** As published on AESC Bluesteps

Author: Chris Swan

Business leaders have always been scrutinized for their decision making. In 1914, Henry Ford was both denounced as a fool and praised for doubling wages of factory employees from $2.34 to $5 per day. In 1987, Merck & Company decided to give away a cure for river blindness for free, an unfathomable choice for most pharmaceuticals, because they recognized the cost of the drug would be too high for impoverished international markets. Today, entire industries emerge and evaporate in just a few years, so executives must be ready to make substantive choices with limited information. Decisions on people – who to hire, fire, promote, and reward – are even more complex; even if new algorithms are quantifying our daily behavior, humans create messy and imperfect data sets. How can business leaders remain confident they are making the best call on people decisions when the stakes are higher than ever?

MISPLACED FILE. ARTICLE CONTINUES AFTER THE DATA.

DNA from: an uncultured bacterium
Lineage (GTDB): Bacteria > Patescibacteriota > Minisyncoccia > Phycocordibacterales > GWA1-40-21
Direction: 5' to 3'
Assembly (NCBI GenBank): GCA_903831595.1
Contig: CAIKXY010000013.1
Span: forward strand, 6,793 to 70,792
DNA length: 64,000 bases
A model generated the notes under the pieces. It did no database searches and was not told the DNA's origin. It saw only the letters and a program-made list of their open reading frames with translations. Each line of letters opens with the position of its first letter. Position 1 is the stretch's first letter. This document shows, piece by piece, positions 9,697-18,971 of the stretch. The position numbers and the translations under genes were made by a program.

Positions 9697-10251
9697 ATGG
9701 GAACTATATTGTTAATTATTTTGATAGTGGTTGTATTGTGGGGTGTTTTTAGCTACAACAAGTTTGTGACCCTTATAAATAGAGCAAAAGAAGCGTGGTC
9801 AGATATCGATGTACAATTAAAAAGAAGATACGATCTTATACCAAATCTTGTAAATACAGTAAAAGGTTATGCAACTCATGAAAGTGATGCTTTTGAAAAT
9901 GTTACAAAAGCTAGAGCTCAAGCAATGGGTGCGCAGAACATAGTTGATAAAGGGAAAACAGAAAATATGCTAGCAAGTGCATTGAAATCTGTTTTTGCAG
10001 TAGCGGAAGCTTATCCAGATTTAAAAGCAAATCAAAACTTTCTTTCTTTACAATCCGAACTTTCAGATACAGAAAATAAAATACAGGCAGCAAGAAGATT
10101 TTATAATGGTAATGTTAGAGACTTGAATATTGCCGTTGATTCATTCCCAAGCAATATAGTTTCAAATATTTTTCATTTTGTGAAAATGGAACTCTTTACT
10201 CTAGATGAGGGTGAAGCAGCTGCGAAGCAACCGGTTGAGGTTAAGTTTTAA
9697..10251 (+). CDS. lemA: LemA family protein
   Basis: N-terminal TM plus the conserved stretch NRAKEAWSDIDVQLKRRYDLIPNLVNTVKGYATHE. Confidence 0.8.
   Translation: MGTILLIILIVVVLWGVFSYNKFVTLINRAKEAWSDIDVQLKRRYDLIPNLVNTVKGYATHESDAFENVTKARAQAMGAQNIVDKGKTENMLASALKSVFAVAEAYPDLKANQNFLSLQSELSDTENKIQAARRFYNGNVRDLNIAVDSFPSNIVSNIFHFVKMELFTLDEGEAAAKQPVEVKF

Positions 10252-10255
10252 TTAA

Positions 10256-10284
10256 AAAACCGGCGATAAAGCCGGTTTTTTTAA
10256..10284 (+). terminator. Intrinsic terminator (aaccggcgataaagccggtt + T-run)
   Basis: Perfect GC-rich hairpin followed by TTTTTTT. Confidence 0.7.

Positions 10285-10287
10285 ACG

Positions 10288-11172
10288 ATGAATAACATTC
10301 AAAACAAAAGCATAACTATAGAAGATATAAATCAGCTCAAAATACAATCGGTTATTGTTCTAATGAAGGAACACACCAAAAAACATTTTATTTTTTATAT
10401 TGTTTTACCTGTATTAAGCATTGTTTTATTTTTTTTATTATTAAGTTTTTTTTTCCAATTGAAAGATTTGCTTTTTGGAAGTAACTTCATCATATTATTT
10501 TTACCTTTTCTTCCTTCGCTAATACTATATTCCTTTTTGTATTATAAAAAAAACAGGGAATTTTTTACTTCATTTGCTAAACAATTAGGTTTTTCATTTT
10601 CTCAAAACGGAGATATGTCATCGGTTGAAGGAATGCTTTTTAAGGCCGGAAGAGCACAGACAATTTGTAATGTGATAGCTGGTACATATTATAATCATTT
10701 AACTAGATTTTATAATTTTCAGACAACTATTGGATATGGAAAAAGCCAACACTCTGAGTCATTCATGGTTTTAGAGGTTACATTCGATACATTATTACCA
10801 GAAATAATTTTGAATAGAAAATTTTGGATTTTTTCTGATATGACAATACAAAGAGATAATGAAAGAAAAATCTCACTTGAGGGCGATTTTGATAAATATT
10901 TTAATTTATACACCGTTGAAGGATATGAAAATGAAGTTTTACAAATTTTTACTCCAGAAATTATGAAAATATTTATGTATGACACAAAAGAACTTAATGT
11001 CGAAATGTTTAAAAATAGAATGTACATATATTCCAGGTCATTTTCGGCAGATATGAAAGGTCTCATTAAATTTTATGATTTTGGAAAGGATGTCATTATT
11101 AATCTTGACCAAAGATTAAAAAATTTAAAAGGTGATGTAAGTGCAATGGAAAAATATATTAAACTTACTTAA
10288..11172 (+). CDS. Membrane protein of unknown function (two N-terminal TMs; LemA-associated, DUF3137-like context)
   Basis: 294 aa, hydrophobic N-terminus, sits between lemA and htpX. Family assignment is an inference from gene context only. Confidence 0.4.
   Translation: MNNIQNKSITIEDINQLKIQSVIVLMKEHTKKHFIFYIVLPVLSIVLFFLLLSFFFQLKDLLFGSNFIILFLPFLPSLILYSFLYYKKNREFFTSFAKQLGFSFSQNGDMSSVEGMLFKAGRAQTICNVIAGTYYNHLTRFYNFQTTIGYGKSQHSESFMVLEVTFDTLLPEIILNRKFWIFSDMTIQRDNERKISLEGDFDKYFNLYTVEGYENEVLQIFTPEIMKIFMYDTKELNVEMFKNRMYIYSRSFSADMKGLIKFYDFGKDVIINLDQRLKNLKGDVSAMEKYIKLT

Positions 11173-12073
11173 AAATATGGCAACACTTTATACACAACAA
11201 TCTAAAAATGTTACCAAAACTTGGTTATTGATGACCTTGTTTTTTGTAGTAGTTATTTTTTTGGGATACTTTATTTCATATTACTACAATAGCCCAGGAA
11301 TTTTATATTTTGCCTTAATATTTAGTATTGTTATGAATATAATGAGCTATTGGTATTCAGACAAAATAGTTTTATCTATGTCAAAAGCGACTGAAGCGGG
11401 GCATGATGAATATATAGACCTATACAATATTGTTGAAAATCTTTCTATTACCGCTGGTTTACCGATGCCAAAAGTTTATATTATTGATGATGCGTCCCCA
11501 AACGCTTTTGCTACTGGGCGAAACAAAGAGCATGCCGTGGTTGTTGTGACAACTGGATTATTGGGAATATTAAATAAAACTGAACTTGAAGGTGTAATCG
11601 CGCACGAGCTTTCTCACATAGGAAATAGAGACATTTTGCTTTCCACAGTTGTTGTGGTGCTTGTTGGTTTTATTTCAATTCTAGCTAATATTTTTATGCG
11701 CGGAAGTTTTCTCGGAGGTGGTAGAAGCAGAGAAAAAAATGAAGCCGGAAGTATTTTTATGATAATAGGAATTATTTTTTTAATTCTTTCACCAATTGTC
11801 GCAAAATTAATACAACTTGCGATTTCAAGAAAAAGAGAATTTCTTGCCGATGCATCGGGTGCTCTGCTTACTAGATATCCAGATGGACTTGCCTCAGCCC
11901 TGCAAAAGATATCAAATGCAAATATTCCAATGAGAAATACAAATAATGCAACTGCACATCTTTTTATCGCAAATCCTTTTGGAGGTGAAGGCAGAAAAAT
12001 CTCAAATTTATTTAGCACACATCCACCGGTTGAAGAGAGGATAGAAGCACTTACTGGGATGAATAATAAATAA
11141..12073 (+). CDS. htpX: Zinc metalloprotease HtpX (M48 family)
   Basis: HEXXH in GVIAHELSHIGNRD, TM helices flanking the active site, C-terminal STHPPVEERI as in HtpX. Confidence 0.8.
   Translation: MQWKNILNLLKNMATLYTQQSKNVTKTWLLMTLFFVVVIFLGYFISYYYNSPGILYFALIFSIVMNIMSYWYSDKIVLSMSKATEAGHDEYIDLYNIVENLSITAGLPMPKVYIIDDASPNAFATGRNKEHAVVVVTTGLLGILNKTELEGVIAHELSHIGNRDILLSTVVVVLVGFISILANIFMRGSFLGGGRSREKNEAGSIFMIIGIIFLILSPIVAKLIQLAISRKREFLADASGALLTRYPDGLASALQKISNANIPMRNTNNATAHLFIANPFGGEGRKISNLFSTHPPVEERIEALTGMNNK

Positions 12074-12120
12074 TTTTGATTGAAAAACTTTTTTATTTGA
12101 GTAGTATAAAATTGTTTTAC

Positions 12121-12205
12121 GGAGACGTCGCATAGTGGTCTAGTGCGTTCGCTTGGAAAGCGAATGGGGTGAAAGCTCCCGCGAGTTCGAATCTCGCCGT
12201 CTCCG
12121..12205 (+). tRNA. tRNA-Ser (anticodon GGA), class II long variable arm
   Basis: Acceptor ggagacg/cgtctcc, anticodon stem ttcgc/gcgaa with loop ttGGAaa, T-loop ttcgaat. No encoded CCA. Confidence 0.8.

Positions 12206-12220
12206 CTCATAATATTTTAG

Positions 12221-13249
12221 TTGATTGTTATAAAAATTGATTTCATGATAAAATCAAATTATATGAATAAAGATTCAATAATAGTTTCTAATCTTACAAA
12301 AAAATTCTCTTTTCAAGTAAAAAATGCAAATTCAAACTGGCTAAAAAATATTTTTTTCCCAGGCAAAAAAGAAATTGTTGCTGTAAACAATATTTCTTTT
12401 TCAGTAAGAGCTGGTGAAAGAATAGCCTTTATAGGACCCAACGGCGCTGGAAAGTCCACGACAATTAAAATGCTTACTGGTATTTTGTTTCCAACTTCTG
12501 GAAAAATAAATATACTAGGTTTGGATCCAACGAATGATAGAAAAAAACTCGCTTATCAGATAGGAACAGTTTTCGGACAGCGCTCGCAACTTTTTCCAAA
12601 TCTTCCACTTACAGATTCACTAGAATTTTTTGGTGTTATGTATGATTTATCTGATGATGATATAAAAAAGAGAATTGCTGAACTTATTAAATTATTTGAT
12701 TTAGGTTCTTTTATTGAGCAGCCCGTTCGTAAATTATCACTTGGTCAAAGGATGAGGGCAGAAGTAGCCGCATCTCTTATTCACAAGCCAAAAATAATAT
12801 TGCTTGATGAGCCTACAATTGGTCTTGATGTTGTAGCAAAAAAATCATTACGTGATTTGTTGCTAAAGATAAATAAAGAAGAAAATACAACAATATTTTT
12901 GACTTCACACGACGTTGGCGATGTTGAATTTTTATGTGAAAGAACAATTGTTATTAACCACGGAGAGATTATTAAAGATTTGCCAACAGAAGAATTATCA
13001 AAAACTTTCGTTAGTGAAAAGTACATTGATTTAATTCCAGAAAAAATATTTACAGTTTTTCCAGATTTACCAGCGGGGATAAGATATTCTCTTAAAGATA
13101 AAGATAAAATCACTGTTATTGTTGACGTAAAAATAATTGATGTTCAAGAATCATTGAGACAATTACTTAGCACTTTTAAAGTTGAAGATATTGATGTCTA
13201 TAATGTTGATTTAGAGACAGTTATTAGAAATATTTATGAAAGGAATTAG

Modern day philosophers can be of some guidance. Ruth Chang makes a compelling argument in her TED talk on choices, encouraging the recognition that even small, seemingly unsubstantial selections can be difficult. Utilizing a choice between oatmeal and a chocolate donut as an example, she explains, “One is better for you and the other tastes better, but neither is better overall.” Ruth goes a step further than most – she actually loves the opportunity to make a tough decision. Difficult choices empower us to stop, reflect, and consider what person or group we aspire to become; as a result, we actively choose to mold our destiny rather than allow indecision (which is itself a decision) or fear to force an outcome. Ruth’s conclusion is to focus on values. Your values should set the standard for what is acceptable and important in your life. Each of our choices reinforces who we are as unique human beings, and hopefully guides all our decisions. If your purpose in life is to become the best version of yourself, and you value being healthy, you might choose the oatmeal. If your purpose is to live a fun and exciting life and you value personal enjoyment, you might choose the donut. Neither is inherently right or wrong, but each fit differently into your own unique purpose and values.

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